‘Why cut up Palawan?’ Why not?
The Inquirer’s Nov. 23, 2018, editorial is a one-sided commentary that merely echoes the line of a group of netizens belatedly opposing the creation of three new Palawan provinces. The editorial also gives readers the erroneous impression that the idea of dividing Palawan was broached only in 2007 by then Vice Gov. David Ponce de Leon.
If truth be told, there was already a clamor for the division of Palawan as early as the ’60s, particularly during the incumbency of then Rep. Monching Mitra. In the early ’90s, during my first term as a member of the provincial board, I already authored a resolution calling for the division of Palawan into four provinces. Former minister (secretary) of natural resources and Palawan assemblyman Teddy Peña was an ardent supporter of the measure. Early on, he thought of a Palawan region composed of the four provinces and of Puerto Princesa City. It is unfortunate that none of these proposals ever passed beyond the House committee on local governments.
Not wanting to suffer a similar fate, Palawan Gov. Jose Ch. Alvarez had to make sure that the new initiative gets the support of the leadership in both chambers of Congress before filing the bill in the Lower House.
In all these efforts to divide Palawan, the overriding reason is the huge size of the province, which makes effective governance a nightmare. As noted by Sen. Sonny Angara and quoted in your editorial, Palawan can fit in five Batangas provinces, and to add, three Cebu provinces as well.
The province has 12 island municipalities, with three of these nearer to Antique and Iloilo, and one nearer to Tawi-Tawi and Sabah, than to Puerto Princesa. Palawan is indeed one long heterogenous province, with some of its islands having distinct
local dialects and unique cultures. Even the Catholic Church early on recognized the immensity of the province by dividing what was then a single apostolic vicariate into two, one for the north and another for Puerto Princesa and for southern towns.
A lamentable content of the editorial is its sweeping generalization that the division is all about political opportunism, with the new provinces as fiefdoms to serve the interests of the proponents. It is an unfair statement hinged on hollow, and even malicious, assumptions. Instead of political opportunism, think of opportunities that will open to thousands of Palaweño professionals who could occupy various positions in the bureaucracy of the new provinces, as well as in the national and regional offices that will open in the capital towns. Think also of the opportunities for a new generation of leaders who could run for various elective positions.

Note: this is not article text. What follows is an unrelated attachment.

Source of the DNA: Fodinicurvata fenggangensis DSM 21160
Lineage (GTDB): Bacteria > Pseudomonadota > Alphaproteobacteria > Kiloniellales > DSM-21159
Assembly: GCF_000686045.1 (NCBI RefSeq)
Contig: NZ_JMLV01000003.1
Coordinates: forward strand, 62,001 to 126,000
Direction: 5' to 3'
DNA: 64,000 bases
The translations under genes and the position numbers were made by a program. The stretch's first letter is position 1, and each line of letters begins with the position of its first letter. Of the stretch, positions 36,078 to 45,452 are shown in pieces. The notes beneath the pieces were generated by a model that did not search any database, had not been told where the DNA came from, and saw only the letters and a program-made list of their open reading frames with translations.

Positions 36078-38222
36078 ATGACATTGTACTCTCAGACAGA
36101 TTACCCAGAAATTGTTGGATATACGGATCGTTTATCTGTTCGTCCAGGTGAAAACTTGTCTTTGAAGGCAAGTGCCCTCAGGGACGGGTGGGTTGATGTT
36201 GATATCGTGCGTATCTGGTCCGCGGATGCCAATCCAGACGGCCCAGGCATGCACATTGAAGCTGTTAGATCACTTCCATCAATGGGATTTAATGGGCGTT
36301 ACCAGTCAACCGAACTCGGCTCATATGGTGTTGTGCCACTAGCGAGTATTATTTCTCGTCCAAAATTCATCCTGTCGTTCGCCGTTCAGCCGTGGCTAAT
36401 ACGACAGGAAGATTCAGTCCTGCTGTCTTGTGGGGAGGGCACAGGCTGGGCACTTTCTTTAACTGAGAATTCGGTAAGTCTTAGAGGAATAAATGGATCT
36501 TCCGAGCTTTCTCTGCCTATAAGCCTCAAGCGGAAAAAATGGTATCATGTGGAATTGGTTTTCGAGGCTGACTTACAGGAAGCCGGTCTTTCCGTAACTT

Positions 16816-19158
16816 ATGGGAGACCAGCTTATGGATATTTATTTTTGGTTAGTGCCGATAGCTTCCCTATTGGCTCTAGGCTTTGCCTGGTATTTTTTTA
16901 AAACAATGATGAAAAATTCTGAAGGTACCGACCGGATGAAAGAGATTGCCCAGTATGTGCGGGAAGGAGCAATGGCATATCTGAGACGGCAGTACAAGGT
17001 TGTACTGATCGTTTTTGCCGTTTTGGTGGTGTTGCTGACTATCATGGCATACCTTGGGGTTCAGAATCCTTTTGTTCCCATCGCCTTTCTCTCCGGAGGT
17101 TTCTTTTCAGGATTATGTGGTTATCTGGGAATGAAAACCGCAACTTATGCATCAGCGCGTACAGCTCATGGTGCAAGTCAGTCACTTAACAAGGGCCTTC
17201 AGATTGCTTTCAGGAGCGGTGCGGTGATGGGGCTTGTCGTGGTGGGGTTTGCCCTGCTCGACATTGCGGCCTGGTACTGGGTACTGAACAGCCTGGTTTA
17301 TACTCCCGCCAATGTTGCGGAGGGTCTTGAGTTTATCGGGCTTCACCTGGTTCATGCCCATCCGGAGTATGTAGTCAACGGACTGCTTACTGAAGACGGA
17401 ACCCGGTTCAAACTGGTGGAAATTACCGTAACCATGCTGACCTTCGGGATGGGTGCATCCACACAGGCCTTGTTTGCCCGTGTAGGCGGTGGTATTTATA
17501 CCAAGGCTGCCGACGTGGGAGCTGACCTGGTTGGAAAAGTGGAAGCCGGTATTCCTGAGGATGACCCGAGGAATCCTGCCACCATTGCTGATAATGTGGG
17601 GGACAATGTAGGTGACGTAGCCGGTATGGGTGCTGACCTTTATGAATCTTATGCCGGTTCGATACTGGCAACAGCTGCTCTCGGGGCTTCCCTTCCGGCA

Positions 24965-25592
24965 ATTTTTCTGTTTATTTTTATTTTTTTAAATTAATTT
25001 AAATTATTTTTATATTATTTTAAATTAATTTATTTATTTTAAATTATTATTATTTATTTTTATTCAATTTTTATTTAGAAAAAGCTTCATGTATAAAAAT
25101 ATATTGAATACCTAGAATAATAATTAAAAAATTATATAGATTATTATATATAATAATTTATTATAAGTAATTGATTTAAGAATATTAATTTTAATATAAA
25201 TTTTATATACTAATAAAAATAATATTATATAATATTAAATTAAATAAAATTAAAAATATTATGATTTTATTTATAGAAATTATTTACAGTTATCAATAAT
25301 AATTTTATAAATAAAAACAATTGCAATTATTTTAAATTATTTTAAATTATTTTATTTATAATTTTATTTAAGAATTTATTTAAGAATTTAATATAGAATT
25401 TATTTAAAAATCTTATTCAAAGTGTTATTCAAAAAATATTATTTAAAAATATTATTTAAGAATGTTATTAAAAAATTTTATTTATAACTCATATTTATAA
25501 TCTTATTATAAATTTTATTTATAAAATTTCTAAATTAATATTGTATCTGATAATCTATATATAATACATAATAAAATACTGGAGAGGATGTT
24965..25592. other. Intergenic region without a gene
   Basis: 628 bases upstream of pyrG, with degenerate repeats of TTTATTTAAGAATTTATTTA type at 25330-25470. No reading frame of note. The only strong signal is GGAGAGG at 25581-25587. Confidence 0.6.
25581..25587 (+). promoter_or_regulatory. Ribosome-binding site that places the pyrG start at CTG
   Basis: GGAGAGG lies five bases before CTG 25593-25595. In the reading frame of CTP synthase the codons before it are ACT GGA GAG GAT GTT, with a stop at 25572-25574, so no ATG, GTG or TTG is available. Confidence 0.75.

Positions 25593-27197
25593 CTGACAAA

And with a provincial government focused on smaller and compact territories, government services could be delivered effectively and efficiently. Travel will also be easier for residents going to government offices, now within their reach.
It is also unfortunate that the editorial accepted hook, line and sinker Sen. Risa Hontiveros’ unexamined assertion that the division “has deep geopolitical repercussions” and that “China will now have the opportunity to infiltrate and influence smaller government units, instead of having to face a single, strong provincial government which can mobilize the entire island for its defense.”
Since when has Senator Hontiveros become an expert in geopolitics as to speak with near-certainty that a divided Palawan will invite Chinese infiltration and invasion?
Her statement is a very serious matter which should have alarmed the entire Senate when she brought this up during the vote on the proposal. Fortunately, this was not taken seriously by her Senate colleagues; otherwise, it could have derailed the passing of the measure.
But even more deplorable is the use of the Chinese bogey by a certain Anders Corr who asserted that smaller Palawan LGUs would be “vulnerable to influence, infiltration and even takeover by a China that is increasingly made to feel welcome in Manila.”
It would be interesting to know who sought the services of Corr, and for whom he dished out his opinion, supposedly as an international risk analyst. Sad to say, his analysis is full of non sequiturs that assume that we have an inept national government that will just allow its territory to be gobbled up by China without so much as a whimper.
Corr has also drawn a scenario where the Chinese will bribe and play one LGU against another to obtain fishing and mining rights. This is both wild and irresponsible, as it casts aspersions on the integrity of both Chinese and Palawan leaders. This only exposes Corr’s paucity of knowledge on the workings of LGUs, the role of the national government in foreign relations, and the intricacies of Palawan politics.
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Winston G. Arzaga is a member of the provincial board of Palawan, a former vice governor and executive director of the Palawan Council for Sustainable Development.
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